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TIP TUESDAY: Take on an Investigator’s Mindset When Interviewing Applicants

by Tadd Downs for SHRM online

As a career criminal investigator, my job for the past 25 years has been to put bad guys in jail. Yes, I know this has nothing to do with human resources, and I am sure you are asking, “Why is a criminal investigator writing an article for an HR publication?” It’s simple: An investigator and an HR professional have more in common than you may think.

The more I speak to HR folks, the more I am convinced they could benefit from what I call an “investigator’s mindset.”

In essence, both sets of professionals conduct investigations. The law enforcement investigator does so to solve crimes, while the HR professional investigates applicants and candidates before hiring them. This can be challenging and frustrating. If the HR investigation is done right, a qualified employee is hired. If it’s done wrong, the employer ends up with a problem employee. However, avoiding a bad hire is easier said than done.

During a candidate interview, the HR professional ideally tries to have an open and honest conversation with the applicant so that the former can make an informed business decision. However, scientific studies show that applicants often lie in interviews to obtain a job. In addition, applicants may go to great lengths to try to impress the interviewer.

In my research, I’ve found that interviewers are often poorly prepared to detect a job seeker’s misleading statements. Here is where using the investigator’s mindset can help the HR professional.

Criminal investigators are experts at what I call creating a “psychologically safe” environment. When an HR professional uses an investigator’s mindset for hiring, he or she needs to:

  • Become a student of nonverbal communication.
  • Recognize the seven universal emotions.
  • Properly prepare.
  • Lower the cognitive load.
  • Listen aggressively.

Become a Student of Nonverbal Communication

Investigators know that they can’t rely on “gut instinct” but on facts. One way to do this is by becoming a student of nonverbal communication. By becoming a student of nonverbal communication, the HR professional can look beyond any impression an applicant tries to make. An excellent and easy-to-observe example of this is when an applicant answers a question verbally with “no,” but their nonverbal display—nodding their head—indicates “yes.”

Understand the Seven Universal Emotions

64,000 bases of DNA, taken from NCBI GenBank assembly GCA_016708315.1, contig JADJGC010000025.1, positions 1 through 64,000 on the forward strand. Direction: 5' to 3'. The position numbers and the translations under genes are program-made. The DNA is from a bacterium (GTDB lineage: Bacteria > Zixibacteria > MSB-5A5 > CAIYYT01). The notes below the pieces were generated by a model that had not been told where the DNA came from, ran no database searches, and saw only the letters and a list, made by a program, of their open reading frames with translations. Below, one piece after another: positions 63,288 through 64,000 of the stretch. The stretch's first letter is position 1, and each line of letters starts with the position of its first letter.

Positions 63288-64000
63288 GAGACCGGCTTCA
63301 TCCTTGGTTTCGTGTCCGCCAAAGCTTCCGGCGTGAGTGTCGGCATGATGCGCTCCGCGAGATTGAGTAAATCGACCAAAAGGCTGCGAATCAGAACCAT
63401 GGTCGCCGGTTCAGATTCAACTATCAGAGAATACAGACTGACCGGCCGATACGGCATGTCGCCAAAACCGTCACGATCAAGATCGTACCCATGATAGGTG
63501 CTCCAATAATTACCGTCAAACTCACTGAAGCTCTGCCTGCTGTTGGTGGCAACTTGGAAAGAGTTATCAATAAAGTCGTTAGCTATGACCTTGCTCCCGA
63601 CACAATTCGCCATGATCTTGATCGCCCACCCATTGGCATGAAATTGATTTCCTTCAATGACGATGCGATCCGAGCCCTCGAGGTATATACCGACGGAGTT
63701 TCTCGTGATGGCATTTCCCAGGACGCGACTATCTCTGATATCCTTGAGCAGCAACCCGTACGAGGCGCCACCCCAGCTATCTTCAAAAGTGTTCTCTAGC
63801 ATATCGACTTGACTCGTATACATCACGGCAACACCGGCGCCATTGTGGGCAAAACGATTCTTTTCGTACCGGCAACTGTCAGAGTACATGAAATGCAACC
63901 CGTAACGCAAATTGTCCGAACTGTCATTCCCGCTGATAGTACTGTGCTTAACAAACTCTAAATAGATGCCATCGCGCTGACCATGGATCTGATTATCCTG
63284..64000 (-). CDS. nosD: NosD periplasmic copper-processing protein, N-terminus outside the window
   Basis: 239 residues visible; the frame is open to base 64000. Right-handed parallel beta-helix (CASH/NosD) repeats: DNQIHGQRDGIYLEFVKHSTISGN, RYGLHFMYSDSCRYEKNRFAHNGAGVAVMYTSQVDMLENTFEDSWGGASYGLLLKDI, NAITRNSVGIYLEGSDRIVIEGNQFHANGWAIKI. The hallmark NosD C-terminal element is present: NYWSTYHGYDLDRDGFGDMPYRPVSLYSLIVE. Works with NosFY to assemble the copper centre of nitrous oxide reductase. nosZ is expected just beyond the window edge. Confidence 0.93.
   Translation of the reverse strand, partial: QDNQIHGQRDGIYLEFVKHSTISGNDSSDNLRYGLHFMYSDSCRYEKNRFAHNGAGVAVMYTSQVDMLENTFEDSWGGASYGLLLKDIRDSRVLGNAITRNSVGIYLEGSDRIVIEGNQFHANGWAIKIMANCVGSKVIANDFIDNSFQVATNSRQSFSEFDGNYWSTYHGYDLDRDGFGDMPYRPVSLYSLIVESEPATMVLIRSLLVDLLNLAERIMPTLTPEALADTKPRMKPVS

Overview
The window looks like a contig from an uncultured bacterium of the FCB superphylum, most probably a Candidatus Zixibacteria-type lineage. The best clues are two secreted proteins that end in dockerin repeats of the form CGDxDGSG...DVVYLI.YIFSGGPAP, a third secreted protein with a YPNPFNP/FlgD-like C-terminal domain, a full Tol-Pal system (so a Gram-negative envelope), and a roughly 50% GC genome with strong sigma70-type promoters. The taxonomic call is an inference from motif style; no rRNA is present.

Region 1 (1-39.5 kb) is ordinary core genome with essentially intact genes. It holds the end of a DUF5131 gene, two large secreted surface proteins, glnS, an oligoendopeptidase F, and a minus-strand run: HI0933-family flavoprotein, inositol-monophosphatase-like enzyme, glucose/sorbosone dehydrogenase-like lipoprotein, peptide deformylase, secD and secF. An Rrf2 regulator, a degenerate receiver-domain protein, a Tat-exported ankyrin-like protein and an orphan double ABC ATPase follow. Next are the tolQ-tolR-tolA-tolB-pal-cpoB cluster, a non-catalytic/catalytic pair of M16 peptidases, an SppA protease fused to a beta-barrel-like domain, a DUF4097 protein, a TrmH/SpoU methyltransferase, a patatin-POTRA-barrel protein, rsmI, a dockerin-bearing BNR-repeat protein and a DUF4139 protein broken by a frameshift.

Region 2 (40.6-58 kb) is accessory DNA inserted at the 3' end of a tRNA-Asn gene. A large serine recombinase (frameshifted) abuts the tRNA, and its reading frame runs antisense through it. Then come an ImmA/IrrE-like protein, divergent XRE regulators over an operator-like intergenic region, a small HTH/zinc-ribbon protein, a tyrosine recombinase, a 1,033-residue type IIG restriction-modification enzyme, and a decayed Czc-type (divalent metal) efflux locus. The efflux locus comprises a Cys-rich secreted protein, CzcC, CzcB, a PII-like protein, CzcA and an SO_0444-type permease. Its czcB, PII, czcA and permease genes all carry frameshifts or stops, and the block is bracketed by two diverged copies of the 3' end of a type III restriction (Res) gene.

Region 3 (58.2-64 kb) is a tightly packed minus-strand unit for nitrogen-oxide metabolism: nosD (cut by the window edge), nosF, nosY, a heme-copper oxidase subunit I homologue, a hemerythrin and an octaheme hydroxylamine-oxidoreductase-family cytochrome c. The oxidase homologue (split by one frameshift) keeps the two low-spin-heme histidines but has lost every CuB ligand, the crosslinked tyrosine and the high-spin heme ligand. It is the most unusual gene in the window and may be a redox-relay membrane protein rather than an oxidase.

There are seven universal emotions shared by cultures throughout the world, according to a series of experiments by Dr. Paul Ekman, a professor emeritus in psychology at the University of California.

These emotions are anger, contempt, disgust, fear, happiness, sadness and surprise. Recognizing these emotions can allow the interviewer to determine whether what a candidate says coincides with what he or she is feeling. For example, an interviewer can ask, “How well did you get along with your previous supervisor?” If the applicant displays emotions such as contempt, disgust or anger, yet indicates they had a “great relationship,” the applicant’s emotions do not support his or her words. However, if the interviewer sees happiness during the applicant’s answer to the same question, the emotions and the verbal response are congruent.

Properly Prepare for the Interview

Interviewing takes preparation and practice. Setting aside time to prepare allows the interviewer to:

  • Avoid confirmation bias, which is a tendency to look for information that confirms one’s beliefs or hypotheses about a candidate, while neglecting information that might contradict that bias.
  • Avoid truth bias, which is the tendency for interviewers to want to believe others, despite evidence to the contrary.
  • Avoid overconfidence bias, which is the tendency for an interviewer to believe that his or her ability to interview is better than it actually is.

Lower Your Cognitive Load

Cognitive load refers to the amount of mental effort being used in one’s working memory. When your cognitive load is great, it impairs your ability to assess what it is you’re seeing and hearing. In layman’s terms, if too much is going on in your mind, you’re not able to conduct a successful interview. Your cognitive load will place a “road block” in the way of adequately interviewing your applicants.

The primary way an interviewer can reduce cognitive load is by recording the interview. This will replace the need to take notes.

Aggressive Listening

The late Stephen Covey said it best in his book, The 7 Habits of Highly Successful People (Free Press, 1989). “Most people listen with the intent to reply, not to understand.” Thumb-twiddling, rubbing of the legs or hands, and self-hand-holding are a few examples. Maintaining eye contact is one way to listen aggressively to an applicant. Eye contact shows interest in what the candidate is saying, and scientific studies have shown that by maintaining eye contact, you are better able to recall what has been communicated.

The Power of Silence

Lastly, use the power of silence—your silence. After all, if you are talking, you are not listening.

Tadd Downs has over 25 years experience conducting interviews and investigations with the Virginia State Police, then 21 years as a special agent with the U.S. Secret Service. He is the author of Using the Investigator’s Mindset: How HR Professionals Can Interview Like an Investigator to Avoid Bad Hires, (self-published, 2017) in which he takes an in-depth look at the applicant interviewing process.

WEDNESDAY WORKFACT: Onboarding Employees for Success

{by Christine Marino at http://blog.clickboarding.com/employee-engagement-onboarding-impacts-performance}

 

Employee engagement is a perpetual hot-button topic for employers as research have shown that as many as 70% of employees are disengaged at work. This means less productivity for employees and endless frustration for you and your management team. The best way to create a culture that is engaged and happy is by engaging your employees as soon as possible — during the onboarding process.

Use Culture to Propel Employee Engagement

There’s more to early onboarding than having legal paperwork completed by their first day. Almost 50% of potential employees explore company materials (like their careers website) to get a feel for the company’s values and cultural fit. For employers, this means “cultural onboarding” needs to start well before an employee starts working. Provide your new hires with digital information as part of their onboarding material. Be sure to explain what your company is about and contextualize their job within its larger vision. This gives your hire a better idea of the company they’re about to work for, easing them into the job.

Be Proactive and Smile